Maxillary regional superimpositions identified movements of the maxillary dentition relative to the maxillary basal bone. The maxilla was superimposed along the palatal plane by registering on bony internal details of the maxilla superior to the incisors and the superior and inferior surfaces of the hard palate. Mandibular regional superimpositions characterized movements of the mandibular dentition relative to the mandibular basal bone. Mandibular superimpositions were performed posteriorly on the outline of the inferior alveolar nerve canal and any tooth germs (before root formation) and anteriorly on the anterior contour of the bony chin and the internal structures of the mandibular symphysis.
Lateral cephalograms for each patient at T1 and T2 were digitized by using a customized digitization regimen (version 2.5, Dentofacial Planner, Toronto, Ontario, Canada) that included 78 landmarks and 4 fiducial markers. Any magnification differences were adjusted before digitization by using the magnification factor in the software. This program analyzed the cephalometric data and superimpositions of the serial cephalograms to meet the needs of this study.
After digitization, a custom cephalometric analysis was performed. Thirty-three variables were generated for each tracing. Then all linear measurements were standardized to an enlargement of 8%.
The overall treatment outcomes in the chincup patients were assessed from the T2 films. Treatment outcomes were divided into 3 categories: positive, negative, or neutral. The criteria for a positive outcome were positive overjet, Class I (or super Class I) molar relationship, and improvement in the facial profile. An outcome was considered neutral when there was no noticeable improvement in these characteristics, and the patient appeared similar to the T1 film. A negative outcome was noted when overjet and all other Class III features were worse in the T2 film than in the T1 film.
After treatment outcome assessment, it became evident that many subjects with positive treatment outcomes were those who had received a quad-helix in addition to chincup treatment. Because of this finding, the treated sample subsequently was subdivided into 2 groups: those treated with the quad-helix and the chincup (n = 12), and those treated with the chincup only (n = 14). The cephalometric outcomes of these 2 subgroups after treatment were compared to evaluate the possible effectiveness of the quad-helix.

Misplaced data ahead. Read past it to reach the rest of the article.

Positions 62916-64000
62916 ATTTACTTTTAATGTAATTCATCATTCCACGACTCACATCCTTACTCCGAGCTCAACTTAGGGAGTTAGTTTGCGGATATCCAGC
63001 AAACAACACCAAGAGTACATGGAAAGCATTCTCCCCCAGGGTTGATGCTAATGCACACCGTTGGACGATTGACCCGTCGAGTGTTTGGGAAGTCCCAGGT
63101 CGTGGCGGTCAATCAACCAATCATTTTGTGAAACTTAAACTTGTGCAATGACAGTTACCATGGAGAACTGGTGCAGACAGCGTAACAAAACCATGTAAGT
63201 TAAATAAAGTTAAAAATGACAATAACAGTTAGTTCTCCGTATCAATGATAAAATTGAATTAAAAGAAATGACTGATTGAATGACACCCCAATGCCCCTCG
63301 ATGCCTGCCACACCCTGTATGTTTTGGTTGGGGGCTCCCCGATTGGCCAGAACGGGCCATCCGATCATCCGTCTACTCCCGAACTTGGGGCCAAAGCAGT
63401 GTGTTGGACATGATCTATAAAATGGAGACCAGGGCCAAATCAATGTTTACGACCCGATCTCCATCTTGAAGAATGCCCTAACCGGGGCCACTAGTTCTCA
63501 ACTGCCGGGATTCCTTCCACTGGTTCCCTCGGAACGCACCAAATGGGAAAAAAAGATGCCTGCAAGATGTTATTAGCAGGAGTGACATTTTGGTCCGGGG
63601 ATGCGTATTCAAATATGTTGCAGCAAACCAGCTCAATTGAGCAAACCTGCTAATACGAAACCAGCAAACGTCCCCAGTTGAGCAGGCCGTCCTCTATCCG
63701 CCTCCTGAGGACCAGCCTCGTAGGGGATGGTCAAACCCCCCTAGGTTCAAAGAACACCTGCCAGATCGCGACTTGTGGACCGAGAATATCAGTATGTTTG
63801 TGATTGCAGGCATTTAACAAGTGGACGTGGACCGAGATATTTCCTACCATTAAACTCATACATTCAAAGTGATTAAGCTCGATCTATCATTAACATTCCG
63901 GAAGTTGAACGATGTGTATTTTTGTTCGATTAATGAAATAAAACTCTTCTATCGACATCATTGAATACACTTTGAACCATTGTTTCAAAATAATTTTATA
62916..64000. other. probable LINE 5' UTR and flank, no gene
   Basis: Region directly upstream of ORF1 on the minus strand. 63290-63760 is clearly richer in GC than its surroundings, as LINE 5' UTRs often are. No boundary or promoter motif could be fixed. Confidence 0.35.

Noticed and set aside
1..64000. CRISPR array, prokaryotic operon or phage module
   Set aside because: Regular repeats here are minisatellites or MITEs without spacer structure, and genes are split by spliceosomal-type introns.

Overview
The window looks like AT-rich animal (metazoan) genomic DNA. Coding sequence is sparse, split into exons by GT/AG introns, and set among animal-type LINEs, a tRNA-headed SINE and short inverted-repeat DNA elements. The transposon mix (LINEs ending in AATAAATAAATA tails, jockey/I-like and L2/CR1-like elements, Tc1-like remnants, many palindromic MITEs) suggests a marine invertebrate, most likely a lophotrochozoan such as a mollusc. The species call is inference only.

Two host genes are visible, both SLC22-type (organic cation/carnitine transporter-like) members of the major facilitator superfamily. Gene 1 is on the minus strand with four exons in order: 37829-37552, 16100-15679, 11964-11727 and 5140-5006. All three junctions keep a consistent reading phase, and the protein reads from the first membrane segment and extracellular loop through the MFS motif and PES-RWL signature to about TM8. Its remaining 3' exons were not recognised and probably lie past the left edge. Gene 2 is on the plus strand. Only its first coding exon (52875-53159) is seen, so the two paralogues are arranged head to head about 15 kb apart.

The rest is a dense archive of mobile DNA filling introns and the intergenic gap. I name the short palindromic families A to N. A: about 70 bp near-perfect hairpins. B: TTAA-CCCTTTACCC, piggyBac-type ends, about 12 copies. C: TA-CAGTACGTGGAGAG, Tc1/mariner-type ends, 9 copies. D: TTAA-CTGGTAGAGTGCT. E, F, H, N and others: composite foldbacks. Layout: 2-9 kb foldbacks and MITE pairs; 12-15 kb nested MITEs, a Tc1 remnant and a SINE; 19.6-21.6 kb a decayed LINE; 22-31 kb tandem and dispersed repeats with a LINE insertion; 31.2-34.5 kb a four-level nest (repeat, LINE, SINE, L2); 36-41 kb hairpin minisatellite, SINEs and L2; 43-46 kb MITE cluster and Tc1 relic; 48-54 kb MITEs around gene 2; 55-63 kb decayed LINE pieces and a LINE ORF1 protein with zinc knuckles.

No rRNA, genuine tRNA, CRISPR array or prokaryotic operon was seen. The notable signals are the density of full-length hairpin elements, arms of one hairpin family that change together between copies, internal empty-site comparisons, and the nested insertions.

Means and standard deviations were calculated for age, duration of treatment, and changes between T1 and T2 of all cephalometric measurements for the treatment and control groups. The data were analyzed with a Windows-based statistical software package (version 16.0, SPSS, Chicago, Ill). Statistical significance was tested at P <0.05, P <0.01, and P <0.001.
Lack of normal distribution for the examined variables was shown by the Shapiro-Wilks test. Mann-Whitney U tests for independent samples were performed to evaluate the differences between the treated and untreated groups at both time points and the changes between time points. Because of the number of subjects examined and the standard deviations of the variables investigated, the power of the study exceeded 0.85 at α = 0.05. Mann-Whitney U tests for independent samples were used to compare the changes in the quad-helix and chincup group vs the chincup-only group. The same nonparametric test didd not find a significant difference between the 2 subgroups at T1.
On the basis of repeated cephalometric measurements, errors were smaller than 1° and 1 mm for all angular and linear measurements, thus confirming previous reports on the error of a comparable cephalometric analysis.
Descriptive data and statistical comparisons for starting forms and cephalometric changes in both groups from T1 to T2 are given in Tables III and IV , respectively.
|Chincup group n = 26||Control group (CG) n = 20||Chincup vs CG|
|Cephalometric measurement||Mean||SD||Mean||SD||Mean difference||P value ∗|
|Maxillary A-P skeletal|
|Pt A-Na perp (mm)||−2.2||3.2||−1.0||3.3||−1.2||0.210||NS|
|Co-Pt A (mm)||81.5||5.1||79.3||4.4||2.2||0.136||NS|
|Mandibular A-P skeletal|
|Pg-Na perp (mm)||−2.6||5.2||−2.7||7.5||0.3||0.875||NS|
|Mx/mn diff (mm)||25.9||2.6||25.3||4.3||0.6||0.575||NS|
|Gonial angle (°)||126.7||8.0||130.8||6.3||−4.1||0.063||NS|
|U1-Pt A vert (mm)||2.7||1.4||2.1||1.9||0.6||0.210||NS|
|UL to E plane (mm)||−4.4||2.5||−4.7||3.4||0.3||0.722||NS|
|LL to E plane (mm)||−0.8||2.7||−0.2||3.1||−0.6||0.492||NS|
|Nasolabial angle (°)||108.0||14.3||108.3||11.6||−0.3||0.944||NS|
|Chincup group n = 26||Control group (CG) n = 20||Chincup vs CG|
|Cephalometric measurement||Mean||SD||Mean||SD||Mean difference||P value §|
|Maxillary A-P skeletal|
|Pt A-Na perp (mm)||−1.1||1.7||−0.9||1.2||−0.1||0.780||NS|
|Co-Pt A (mm)||2.8||3.1||2.5||1.0||0.3||0.684||NS|
|Mandibular A-P skeletal|
|Pg-Na perp (mm)||−1.6||3.1||0.1||2.4||−1.7||0.045||∗|
|Mx/mn diff (mm)||2.1||2.7||3.3||1.6||−1.2||0.079||NS|
|Gonial angle (°)||−2.3||2.7||−1.2||2.8||−1.1||0.191||NS|
|U1-Pt A vert (mm)||1.8||1.4||1.8||1.4||0.1||0.869||NS|
|UL to E plane (mm)||−0.2||1.9||−0.2||2.4||−0.1||0.910||NS|
|LL to E plane (mm)||−1.5||1.6||0.0||1.6||−1.5||0.003||†|
|Nasolabial angle (°)||0.7||9.2||−4.9||11.6||5.6||0.049||∗|